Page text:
Amir Anvari

Born and raised in Miami, Amir Anvari has spent the latter portion of his life pursuing and perfecting a career in Asian cuisine. Anvari began his culinary path at North Miami staple, Oishi Thai, before heading off to Makoto to learn the art of Japanese technique. Having spent four years behind the sushi counter at one of Miami’s most revered sushi restaurants, Anvari’s skill is expressed through a keen understanding of traditional Japanese flavor and precise technique. As Executive Chef at Ono Poke Shop, Anvari carefully selects fish to ensure that product shines with freshness, quality, and sustainability. Anvari’s dedicated sushi journey is infused into the authentic, fast-casual poke experience in the heart of Wynwood.

More about Amir Anvari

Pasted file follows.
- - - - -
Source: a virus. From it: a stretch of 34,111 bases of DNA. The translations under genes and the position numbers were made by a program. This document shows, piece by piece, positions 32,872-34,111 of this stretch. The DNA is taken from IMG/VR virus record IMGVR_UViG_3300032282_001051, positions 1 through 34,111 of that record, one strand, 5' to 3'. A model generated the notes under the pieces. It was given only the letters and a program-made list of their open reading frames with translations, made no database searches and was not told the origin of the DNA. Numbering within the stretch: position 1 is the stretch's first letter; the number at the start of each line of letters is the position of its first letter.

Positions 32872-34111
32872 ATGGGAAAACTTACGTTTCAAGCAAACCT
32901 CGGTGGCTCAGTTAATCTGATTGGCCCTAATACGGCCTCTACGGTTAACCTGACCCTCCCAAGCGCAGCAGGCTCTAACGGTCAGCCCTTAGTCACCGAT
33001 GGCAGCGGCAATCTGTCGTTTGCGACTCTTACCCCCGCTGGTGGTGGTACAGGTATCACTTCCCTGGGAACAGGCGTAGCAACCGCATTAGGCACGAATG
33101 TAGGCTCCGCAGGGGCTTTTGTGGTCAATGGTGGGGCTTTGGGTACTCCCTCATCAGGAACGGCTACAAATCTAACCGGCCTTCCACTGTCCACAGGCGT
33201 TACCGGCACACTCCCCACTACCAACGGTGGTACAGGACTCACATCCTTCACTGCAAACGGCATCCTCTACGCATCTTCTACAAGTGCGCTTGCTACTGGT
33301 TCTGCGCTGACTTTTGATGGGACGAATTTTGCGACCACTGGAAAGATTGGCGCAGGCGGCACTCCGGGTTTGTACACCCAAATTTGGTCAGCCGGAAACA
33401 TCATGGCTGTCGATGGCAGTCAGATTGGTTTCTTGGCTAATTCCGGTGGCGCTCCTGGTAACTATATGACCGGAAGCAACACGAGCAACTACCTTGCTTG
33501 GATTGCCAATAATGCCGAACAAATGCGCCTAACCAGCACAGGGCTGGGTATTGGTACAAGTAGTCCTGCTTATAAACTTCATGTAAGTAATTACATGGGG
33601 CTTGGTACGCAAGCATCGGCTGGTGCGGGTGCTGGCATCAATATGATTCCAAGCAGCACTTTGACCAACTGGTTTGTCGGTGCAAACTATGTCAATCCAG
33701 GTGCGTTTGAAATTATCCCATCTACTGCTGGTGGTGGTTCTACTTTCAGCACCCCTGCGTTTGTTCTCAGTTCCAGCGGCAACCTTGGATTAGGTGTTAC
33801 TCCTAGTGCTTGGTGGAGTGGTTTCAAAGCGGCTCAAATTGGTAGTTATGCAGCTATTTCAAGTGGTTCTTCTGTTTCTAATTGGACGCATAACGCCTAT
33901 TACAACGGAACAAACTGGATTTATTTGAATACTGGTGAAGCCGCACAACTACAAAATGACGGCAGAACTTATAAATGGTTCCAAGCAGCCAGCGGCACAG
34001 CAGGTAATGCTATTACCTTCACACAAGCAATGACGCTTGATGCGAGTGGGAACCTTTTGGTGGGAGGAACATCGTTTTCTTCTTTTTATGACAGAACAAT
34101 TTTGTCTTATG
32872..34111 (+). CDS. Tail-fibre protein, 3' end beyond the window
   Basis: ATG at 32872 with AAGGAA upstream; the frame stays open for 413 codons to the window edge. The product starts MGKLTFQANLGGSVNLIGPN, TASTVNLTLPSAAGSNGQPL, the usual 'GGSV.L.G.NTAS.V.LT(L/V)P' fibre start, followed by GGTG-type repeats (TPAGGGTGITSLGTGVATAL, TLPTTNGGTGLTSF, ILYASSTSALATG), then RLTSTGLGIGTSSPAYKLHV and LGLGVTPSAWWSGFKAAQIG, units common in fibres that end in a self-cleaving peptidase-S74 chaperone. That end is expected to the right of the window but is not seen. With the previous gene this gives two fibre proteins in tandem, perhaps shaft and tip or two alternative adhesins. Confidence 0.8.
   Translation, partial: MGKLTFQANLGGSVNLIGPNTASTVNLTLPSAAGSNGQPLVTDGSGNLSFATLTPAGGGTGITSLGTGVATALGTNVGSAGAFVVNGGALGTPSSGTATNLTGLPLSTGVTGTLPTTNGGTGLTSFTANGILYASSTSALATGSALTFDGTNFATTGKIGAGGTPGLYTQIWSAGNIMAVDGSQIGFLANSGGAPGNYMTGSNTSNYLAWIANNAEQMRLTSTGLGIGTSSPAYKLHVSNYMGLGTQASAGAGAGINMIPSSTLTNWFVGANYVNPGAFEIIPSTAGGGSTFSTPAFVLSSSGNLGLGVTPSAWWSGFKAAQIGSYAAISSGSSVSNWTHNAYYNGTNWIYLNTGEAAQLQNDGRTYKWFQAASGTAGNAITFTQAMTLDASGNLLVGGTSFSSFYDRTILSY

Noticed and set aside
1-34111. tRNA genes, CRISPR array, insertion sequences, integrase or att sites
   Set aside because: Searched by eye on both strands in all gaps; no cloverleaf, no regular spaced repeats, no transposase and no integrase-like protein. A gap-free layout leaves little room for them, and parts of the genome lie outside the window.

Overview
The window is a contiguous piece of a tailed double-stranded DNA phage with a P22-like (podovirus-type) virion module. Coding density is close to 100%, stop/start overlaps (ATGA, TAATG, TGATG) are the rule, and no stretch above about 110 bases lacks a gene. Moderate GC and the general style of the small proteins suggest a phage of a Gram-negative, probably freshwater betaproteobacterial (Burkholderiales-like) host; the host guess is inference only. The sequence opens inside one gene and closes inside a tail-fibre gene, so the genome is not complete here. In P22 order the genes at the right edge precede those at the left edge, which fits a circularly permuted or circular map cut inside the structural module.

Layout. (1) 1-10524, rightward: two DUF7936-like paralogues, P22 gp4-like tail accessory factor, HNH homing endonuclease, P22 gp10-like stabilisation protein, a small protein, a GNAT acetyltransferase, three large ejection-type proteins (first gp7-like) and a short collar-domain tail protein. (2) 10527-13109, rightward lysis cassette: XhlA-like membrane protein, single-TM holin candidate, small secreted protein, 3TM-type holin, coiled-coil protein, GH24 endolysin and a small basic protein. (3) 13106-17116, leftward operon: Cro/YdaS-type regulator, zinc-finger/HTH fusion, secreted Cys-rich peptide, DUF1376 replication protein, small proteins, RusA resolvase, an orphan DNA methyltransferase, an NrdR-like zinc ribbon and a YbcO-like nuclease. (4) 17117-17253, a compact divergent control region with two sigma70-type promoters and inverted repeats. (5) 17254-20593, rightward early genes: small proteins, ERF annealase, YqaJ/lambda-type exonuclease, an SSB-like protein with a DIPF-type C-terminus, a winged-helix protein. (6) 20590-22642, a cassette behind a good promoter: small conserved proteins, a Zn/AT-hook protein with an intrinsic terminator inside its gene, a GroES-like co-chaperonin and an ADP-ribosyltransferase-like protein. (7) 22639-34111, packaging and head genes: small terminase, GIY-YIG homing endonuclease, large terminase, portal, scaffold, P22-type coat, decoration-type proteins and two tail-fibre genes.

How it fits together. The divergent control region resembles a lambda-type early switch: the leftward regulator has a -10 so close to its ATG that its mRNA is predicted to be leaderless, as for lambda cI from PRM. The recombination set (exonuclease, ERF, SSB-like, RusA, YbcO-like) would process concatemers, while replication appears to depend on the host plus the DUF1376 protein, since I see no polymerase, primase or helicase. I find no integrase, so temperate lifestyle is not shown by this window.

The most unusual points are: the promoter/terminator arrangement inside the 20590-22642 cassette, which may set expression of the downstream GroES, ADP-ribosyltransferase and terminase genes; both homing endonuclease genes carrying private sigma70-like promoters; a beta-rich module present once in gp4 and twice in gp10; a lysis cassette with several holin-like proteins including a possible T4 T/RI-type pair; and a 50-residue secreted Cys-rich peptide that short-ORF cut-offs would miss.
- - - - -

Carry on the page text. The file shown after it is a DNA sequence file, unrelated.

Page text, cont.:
What is your earliest memory involving food or wine? My earliest memory involving food and wine was at around 12 years old. I was on a family road trip across the country, traveling to a resort in Big Sur, California. I remember my mother begging my father to try and get a reservation at an upscale restaurant overlooking the Monterey Bay. We barely got the booking, and I immediately fell in love with fine dining. I remember being impressed by the way the chef had presented his prix-fixe menu, but the name of the resort and restaurant still escape me. Another charity/non-profit cause important to me is: The PEW Charitable Trust, responsible for the Global Tuna Conservation is key for posterity in my line of work. Irrevocable damage is being done to our oceans! As a sushi chef, we must look for sustainable, renewable options. As well as giving back to the right organizations, we must constantly be looking out for the longevity of our oceans. If I could collaborate with anyone in the world on a project, it would be: I'm sure many chefs have said this name, and many know of his flagship, NOMA. Rene Redzepi is my hero in the business. His distinct training methods begin with reteaching his chefs how to see the world around them. He sends his chefs to farm, husk, milk, and forage for what they're about to prep. This intrinsic action helps his team understand and respect the products they handle. Would you throw away scallion roots anymore if you spent the first couple hours of your morning picking them from the ground? Probably not, but unless we go back to this more primitive way of handling and purveying products, our line of work may somehow be altered for the coming generations. I never leave home without my: I never leave home without my Nenox. Its an extension of my arm. Every high end chef who has used one prances around the kitchen with it like a gleaming badge of honor. I went to the factory shop in Tsukiji Fish Market in Tokyo, and felt like I was 9 years old again. I hand pick all of my knives, and also maintain them using whetstones. I would go anywhere in the world with a set three Nenox knives, fish scissors, bone tweezers, and a stone.